The day return tickets for an adult with no railcard came in at £17.20 and whilst my partner dropped me off at Swansea train station to start my journey, catching a bus home added a further £2.90, bringing my total spend to £20.10. This amounted to a saving of over £10 on the £31.82 mileage costs of the 86-mile round trip. Although, limited in what I was able to carry, as a single person travelling, for me, the benefits outweighed the negatives.
Paths to Wellbeing in Llanybydder
After an enjoyable day of footpath tramping and conversations with locals I met along the way about all things Paths to Wellbeing, I stopped at the Cross Hands Hotel for a hot chocolate to warm me up before the bus home. Inside this lovely Grade II listed building I was greeted by a roaring log fire and a friendly smile from the bartender working. Having recently moved to the area, she was keen to know more about the project and to get her children involved in outdoor activities too.
Ramblers Cymru’s flagship £1.2m funded ‘Paths to Wellbeing’ project, working with 18 communities across Wales, aims to put walking at the heart of communities by improving access to green spaces. The selected communities are given the tools and free training needed to identify and design new routes and enhance and upgrade existing ones, all with the support of their local regional project officer. You can find out more about the project on the Ramblers Cymru website.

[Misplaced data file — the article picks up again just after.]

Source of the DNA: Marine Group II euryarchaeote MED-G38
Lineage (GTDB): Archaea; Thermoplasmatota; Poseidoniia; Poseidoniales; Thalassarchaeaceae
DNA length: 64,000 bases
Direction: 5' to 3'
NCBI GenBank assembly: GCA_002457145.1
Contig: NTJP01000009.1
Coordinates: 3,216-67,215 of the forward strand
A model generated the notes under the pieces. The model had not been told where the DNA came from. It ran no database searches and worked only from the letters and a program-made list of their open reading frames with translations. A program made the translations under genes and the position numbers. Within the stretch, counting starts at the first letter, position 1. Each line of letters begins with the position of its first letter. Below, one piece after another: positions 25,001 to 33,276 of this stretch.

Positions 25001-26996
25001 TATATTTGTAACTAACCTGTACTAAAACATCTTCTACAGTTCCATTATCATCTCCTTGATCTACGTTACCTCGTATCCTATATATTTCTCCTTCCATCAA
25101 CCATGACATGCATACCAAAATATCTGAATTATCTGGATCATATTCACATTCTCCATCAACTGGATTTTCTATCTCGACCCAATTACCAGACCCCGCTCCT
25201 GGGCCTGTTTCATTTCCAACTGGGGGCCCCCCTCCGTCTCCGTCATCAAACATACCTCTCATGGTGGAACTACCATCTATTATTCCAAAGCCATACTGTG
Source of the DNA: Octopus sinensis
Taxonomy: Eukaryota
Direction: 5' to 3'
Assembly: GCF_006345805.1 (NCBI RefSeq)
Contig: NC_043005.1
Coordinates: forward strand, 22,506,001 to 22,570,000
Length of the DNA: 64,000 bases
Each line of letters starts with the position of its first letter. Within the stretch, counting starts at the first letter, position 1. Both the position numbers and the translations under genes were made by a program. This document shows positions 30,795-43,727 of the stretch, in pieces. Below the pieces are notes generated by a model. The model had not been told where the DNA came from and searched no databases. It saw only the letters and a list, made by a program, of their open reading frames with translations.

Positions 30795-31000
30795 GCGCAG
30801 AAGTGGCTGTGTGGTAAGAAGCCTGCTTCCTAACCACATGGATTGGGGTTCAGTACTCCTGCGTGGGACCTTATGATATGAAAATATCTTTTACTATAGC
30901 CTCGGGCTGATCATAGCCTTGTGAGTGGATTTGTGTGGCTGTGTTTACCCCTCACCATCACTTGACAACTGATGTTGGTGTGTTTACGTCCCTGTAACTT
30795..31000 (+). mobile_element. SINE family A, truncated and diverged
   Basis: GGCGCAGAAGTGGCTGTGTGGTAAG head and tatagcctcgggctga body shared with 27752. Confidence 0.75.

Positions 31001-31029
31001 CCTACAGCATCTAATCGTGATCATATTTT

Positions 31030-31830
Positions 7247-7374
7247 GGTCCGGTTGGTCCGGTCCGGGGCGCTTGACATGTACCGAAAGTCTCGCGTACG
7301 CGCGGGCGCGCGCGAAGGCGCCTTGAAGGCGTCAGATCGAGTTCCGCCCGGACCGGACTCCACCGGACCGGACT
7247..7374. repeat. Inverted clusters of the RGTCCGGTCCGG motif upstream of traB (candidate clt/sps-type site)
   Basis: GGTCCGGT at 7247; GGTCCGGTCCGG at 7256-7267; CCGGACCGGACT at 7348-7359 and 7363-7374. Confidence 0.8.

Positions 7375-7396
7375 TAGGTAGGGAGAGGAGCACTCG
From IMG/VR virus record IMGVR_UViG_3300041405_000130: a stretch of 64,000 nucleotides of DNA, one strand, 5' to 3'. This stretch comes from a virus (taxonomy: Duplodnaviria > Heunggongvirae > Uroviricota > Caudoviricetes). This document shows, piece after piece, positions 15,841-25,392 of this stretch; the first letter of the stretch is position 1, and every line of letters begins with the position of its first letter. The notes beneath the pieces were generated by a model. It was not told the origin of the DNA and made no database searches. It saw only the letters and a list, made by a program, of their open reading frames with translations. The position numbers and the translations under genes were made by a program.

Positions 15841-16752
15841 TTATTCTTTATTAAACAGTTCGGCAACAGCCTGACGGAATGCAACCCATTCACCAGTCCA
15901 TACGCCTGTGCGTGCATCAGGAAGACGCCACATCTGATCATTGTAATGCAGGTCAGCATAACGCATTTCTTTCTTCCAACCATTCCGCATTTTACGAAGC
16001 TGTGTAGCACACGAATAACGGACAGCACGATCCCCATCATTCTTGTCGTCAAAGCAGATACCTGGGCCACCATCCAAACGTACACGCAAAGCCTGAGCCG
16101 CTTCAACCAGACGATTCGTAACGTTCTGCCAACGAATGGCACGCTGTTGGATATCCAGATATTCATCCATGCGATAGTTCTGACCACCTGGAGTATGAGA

I left the hotel where the bus stop is conveniently found just outside and waited for the return service to Carmarthen. The bus arrived bang on time with everyone aboard adhering to mask wearing guidance. Again, it was just nice to sit down, relax and watch the world go by. It was a smooth journey with the roads having recently been resurfaced in the area and very scenic with bare Winter trees and hedgerows criss-crossing the landscape.
With both the bus and trains running on time, I had just a 10-minute wait at Carmarthen. Being the return leg of the journey, the bus stop is at the station entrance, and I was straight onto the required platform. Nipping to the platform toilet they were clean, supplied with paper, soap, an effective hand dryer and I was pleasantly surprised by the hot tap dishing out lovely warm water too.
I enjoyed the very scenic journey before the darkness swept in and I was left with intermittent residential lights and festive decorations. Arriving in Swansea on time, it felt like it had been a very quick 45-minute journey. On exiting the station, I spotted my bus home at the traffic lights. A quick shuffle across the road and I was at the stop in plenty of time to jump on the bus home. My journey could not have been smoother. With everything arriving on time and the weather staying dry it made for a very enjoyable and relaxing day, I almost forgot I was working.
This blog is courtesy of Zoe Richards from Ramblers Cymru.
If you need any help planning your public transport journeys, please use the Traveline Cymru Journey Planner or ring our contact centre team for free on 0800 464 00 00 from 7am to 8pm daily. We also have a dedicated Walking Planner and Cycling Planner to help you plan your active travel routes in and around Wales.